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Thursday, June 08, 2006


Al-Zarqawi KILLED! MSM Unhappy!

-By Warner Todd Huston

This is a great moral victory for the USA. We have eliminated one of the most active and high profile Al Qaieda terrorists in operation today. Yet, some in the MSM are already downplaying this victory and attempting to make it seem as if this is no big deal.

Air America makes it a joke
On the Stephanie Miller show this very morning, Miller joked that pictures of a dead Zarqawi might show "smoke from dry ice" as if Zarqawi was killed in the past but his corpse only on display today perhaps to obfuscate from the Haditha investigation. (NewsBusters.org)

Good Morning America -Zarqawi's Death no big deal
In an interview on GMA this morning, Richard Clarke was asked if Iraq is any safer or if the war might end sooner. He told host Diane Sawyer:

"Well, unfortunately the answer is no. This man was a terrible man. He was a symbol of terrorism. He was the face of terrorism, the only real name we knew of an insurgent leader in Iraq. But he commanded only a few hundred people out of tens of thousands involved in the insurgency. And so, unfortunately for the loved ones of troops over in Iraq, this is not going to mean a big difference."

Clarke knowingly lied here. He knows full well that Al Qaieda is NOT part of the Iraqi "insurgency" but an outside force. So, tying them to the insurgency as if this is a small dent is not a true reading of the situation.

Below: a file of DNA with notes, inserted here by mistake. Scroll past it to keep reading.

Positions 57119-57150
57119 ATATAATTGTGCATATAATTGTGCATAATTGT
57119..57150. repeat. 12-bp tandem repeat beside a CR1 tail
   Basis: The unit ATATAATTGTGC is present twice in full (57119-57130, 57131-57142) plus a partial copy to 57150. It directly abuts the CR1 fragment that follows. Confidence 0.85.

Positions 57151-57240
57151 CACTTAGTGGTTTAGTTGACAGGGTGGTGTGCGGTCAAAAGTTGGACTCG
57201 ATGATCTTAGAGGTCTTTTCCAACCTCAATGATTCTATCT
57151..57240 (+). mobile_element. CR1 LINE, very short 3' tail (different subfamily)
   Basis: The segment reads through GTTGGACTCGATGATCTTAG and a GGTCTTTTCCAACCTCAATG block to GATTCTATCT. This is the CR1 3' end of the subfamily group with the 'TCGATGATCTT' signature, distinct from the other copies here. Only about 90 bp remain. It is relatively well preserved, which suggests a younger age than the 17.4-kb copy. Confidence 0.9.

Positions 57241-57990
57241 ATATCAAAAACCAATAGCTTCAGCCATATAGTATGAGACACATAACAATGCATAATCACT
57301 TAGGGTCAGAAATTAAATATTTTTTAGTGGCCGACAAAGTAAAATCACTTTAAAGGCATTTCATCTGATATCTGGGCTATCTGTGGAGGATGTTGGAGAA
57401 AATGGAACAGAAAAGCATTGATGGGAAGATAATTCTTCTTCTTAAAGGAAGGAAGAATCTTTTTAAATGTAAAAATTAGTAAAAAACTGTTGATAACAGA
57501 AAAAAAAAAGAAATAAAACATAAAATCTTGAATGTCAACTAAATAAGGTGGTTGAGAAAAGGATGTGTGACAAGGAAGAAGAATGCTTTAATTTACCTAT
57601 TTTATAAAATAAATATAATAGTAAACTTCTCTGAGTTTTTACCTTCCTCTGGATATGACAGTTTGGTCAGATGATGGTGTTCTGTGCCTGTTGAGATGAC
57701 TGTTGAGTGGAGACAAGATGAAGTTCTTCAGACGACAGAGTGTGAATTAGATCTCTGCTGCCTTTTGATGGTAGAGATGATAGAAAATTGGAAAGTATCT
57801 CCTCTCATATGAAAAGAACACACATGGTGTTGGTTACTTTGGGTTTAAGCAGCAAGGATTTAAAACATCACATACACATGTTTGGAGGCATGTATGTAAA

Clarke knows full well that there are at least three aspects to the terror situation in Iraq. Internal Baathist members trying to regain power, Iranian and other foreign agitators trying to eliminate US influence, and Al Qaieda are those three basic aspects.

This is a sever blow to Al Qaieda in Iraq and Clarke knows it.

And these are just two examples all before 10AM on the morning the news was issued. It is sure we will see many dozens of such examples of the media downplaying this victory as the day goes on and on into the weekend.

But, missing from even much of the straight reporting of this story is any hint that this could possibly be a blow to the morale of terror cells the world over. We have killed one of the most high profile, anti-western Islamists in the world. Not a hint of any speculation that this is a blow to them can be seen in the MSM.

Now, imagine if a US general had been killed in Iraq, instead of this terrorist. How much rampant speculation on how this will affect US morale would be bandied about by our wonderful News Media?

I'd bet it would be one of their central themes.

But, one of the most important aspects of this situation is that Zarqawi was tracked and killed because of information from Iraqi informants.(SeeYahoonews)

"Tips from senior militants led U.S. forces to follow al-Zarqawi's spiritual adviser to the safe house, 30 miles outside Baghdad, for a meeting with the terror leader."

I wonder how many MSM sources will put this fact front and center in the place of importance it deserves to be placed. We ARE getting help from Iraqis, Iraqis ARE interested in destroying Al Qaieda inside Iraq, and we are NOT the enemy to them there!

Is Zarqawi's death a "big deal"?

YES it IS!

We should also not forget that one of those who died with Zarqawi, advisor Sheik Abdul Rahman, was also a high profile figure in the world of Islamist terror. We took out two very important Al Qaieda terrorists this day.

Will the MSM celebrate? I wouldn't expect it.


In an even better twist on the story, we are beginning to find out that the way we tracked down Zarqawi is through information found through interrogation of terror suspects picked up by US operatives in Iraq.

"Over the past month, the two key members of Abu Musab al-Zarqawi's inner sanctum had been netted by Iraqi and American spies and had gradually begun to talk.